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Afghan families in California flood lawmakers’ offices for assistance

A person in a mask at a lectern.
Rep. Eric Swalwell (D-Dublin) has been inundated by requests from Afghan Americans seeking help for their families in Kabul.
(Pool Photo)

A long line snaked outside Rep. Eric Swalwell’s Castro Valley office last week as Afghan Americans sought help from the Democratic congressman to rescue their loved ones in Afghanistan. One family drove up from Utah.

“It’s been overwhelming for our staff, but they’re committed to doing all they can,” Swalwell (D-Dublin) said Tuesday.

After the Taliban’s seizure of Kabul last week following the withdrawal of U.S. troops from Afghanistan, thousands of American citizens and Afghans trapped in the war-torn nation are desperate for U.S. help. But lawmakers say there’s only so much they can do despite their best efforts.

The State Department, which gave all 435 representatives and 100 senators the same email address to contact for constituent help, is ultimately responsible for coordinating evacuations from Afghanistan and has been inundated with thousands of requests. Some lawmakers have turned to volunteer organizations and nonprofit groups for quicker assistance.

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Swalwell’s district is home to a large swath of California’s Afghan American population, whose strong and growing presence in the East Bay has contributed to the region’s diversity. The San Francisco Bay Area is home to about 60,000 Afghan Americans — the highest concentration in the country.

The congressman said his Twitter inbox has been flooded with direct messages from concerned constituents seeking assistance to evacuate their family members. He and his staff have a text message group in which they share updates about constituents’ cases, which exceed 1,000, he said.

Both Swalwell and Sen. Alex Padilla (D-Calif.) have set up dedicated webpages and email addresses to assist individuals seeking to flee Afghanistan.

Rep. Ami Bera (D-Elk Grove) said Tuesday that his office has submitted more than 6,500 names to the State Department. He said other members of Congress have reached out to his office, including a colleague who advocated on behalf of three college students who could not get to the Hamid Karzai International Airport in Kabul to flee the country.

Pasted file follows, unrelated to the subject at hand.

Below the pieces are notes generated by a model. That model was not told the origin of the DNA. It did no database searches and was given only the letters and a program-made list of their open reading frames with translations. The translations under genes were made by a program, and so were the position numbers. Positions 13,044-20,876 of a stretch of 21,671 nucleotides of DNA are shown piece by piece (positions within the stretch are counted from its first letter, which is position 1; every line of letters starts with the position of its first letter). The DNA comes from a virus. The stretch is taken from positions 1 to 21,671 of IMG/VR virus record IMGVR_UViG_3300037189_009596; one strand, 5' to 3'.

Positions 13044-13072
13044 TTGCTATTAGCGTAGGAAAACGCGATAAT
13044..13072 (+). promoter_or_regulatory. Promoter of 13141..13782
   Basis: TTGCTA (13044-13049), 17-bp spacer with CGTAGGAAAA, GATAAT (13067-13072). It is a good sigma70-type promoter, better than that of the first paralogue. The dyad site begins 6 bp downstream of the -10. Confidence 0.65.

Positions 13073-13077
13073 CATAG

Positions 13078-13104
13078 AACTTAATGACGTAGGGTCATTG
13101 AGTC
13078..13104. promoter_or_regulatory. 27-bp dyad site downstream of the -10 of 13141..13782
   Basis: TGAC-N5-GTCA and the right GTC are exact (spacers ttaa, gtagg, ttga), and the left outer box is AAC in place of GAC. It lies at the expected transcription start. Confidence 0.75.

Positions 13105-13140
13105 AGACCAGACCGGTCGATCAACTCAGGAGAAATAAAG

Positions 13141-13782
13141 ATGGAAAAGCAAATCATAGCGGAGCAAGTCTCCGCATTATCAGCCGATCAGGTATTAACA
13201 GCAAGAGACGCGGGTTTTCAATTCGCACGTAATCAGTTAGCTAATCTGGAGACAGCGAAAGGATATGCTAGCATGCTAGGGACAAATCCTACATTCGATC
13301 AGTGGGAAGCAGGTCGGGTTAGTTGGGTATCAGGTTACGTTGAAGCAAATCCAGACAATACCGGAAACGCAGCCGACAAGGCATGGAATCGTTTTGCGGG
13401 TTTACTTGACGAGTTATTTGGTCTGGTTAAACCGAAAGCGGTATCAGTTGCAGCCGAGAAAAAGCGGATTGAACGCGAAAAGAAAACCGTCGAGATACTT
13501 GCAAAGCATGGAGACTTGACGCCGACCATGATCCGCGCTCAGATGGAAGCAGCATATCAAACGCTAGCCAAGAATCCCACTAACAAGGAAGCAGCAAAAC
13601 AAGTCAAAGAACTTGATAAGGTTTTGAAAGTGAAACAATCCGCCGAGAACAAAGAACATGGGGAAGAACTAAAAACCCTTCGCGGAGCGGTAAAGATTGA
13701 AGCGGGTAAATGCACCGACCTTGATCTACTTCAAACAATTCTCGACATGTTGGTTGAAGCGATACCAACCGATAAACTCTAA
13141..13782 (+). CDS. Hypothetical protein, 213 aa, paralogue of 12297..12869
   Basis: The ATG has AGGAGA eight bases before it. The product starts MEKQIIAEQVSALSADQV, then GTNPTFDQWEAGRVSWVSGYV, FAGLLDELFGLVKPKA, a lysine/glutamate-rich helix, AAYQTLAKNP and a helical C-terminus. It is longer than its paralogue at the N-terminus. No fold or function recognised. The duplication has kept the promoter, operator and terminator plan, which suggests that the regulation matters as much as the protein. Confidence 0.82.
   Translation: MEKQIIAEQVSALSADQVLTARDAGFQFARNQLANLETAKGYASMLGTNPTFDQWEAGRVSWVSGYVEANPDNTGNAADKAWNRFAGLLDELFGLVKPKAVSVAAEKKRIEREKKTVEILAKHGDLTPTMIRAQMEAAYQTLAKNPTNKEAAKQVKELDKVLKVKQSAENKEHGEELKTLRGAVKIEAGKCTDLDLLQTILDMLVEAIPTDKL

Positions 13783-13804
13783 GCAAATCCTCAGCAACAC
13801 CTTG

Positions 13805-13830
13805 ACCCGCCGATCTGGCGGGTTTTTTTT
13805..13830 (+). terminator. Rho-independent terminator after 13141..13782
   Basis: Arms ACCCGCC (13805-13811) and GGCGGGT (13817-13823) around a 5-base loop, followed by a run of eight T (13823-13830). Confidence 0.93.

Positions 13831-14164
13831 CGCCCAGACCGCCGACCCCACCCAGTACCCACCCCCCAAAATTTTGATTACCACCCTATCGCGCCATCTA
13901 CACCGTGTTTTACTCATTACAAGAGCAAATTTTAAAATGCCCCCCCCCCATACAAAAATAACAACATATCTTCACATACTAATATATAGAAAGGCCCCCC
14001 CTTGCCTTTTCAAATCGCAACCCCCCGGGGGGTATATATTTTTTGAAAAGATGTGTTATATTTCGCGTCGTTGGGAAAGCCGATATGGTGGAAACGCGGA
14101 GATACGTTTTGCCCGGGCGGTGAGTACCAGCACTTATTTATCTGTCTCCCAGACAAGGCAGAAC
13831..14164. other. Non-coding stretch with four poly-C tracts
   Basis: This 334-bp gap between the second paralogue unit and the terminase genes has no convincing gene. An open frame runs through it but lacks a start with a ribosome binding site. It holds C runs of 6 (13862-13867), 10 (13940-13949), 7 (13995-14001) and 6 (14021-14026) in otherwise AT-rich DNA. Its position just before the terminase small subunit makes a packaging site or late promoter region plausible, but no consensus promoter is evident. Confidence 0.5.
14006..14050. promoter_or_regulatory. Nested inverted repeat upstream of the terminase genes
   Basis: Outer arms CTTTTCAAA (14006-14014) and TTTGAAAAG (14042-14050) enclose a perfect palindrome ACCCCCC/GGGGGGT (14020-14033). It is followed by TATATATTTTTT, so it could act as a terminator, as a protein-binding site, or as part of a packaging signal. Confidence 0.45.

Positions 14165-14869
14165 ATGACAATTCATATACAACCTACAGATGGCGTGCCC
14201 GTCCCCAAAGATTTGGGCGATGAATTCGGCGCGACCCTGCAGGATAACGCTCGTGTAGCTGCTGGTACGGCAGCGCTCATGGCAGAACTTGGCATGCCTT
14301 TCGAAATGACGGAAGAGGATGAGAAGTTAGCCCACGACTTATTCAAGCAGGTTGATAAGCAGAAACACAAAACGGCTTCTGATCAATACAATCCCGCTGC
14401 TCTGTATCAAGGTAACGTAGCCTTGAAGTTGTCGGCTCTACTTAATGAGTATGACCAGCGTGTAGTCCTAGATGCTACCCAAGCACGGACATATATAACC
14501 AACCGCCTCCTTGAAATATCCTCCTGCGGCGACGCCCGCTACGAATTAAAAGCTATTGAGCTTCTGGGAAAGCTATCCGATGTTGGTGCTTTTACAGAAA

“I talked to my constituent services person. We reached out directly to those three constituents, and they were able to get to the airport and successfully out of the country,” Bera said.

Secretary of State Antony J. Blinken said Wednesday that as many as 1,500 U.S. citizens may still be in Afghanistan and that all who want to leave will be able to do so. About 500 of those have been given instructions for making their way to the airport, he said.

Rep. Ro Khanna (D-Fremont) represents one of the largest Afghan enclaves in the country. Khanna, whose district is home to Little Kabul, has been openly critical of the Biden administration’s abrupt withdrawal from Afghanistan.

He said his office has been working with both the State Department and nonprofits such as the Afghan Coalition, a group based in his district, to help evacuate Americans and Afghan allies. Currently, he said, his office is working with the FBI and State Department to assist a U.S. citizen who was kidnapped and held for ransom in Afghanistan.

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But Khanna said the challenge has been evacuating people who are not in Kabul, or cannot get to its airport, and are trapped.

“In the cases of a number of people, they’ve been turned away [from the airport] even if they had the proper paperwork, and we can ensure that they’re not being turned away,” he said Wednesday. “We can’t do the military operation, which is, how do you get people to the airport, we can’t do the rescue operation for people not in Kabul.”

Rep. Scott Peters (D-San Diego) said his district — home to one of the largest veteran populations in the country — has been hit hard by the fallout in Afghanistan.

“We have been fielding a lot of calls from people who know people on the ground,” he said Tuesday. “Some of them are veterans who have been very heartbroken by this whole process.”

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Peters said the State Department was a “little slow to wake up” to the severity of the situation in Afghanistan, although it is “putting some resources behind it now.” For that reason, he said, his office is also working with volunteer networks and third-party groups such as the Truman Center for National Policy, which is helping evacuate Americans and allies from Afghanistan.

“I’m really, really frightened, appalled and embarrassed as an American that this is how this has been executed,” he said.


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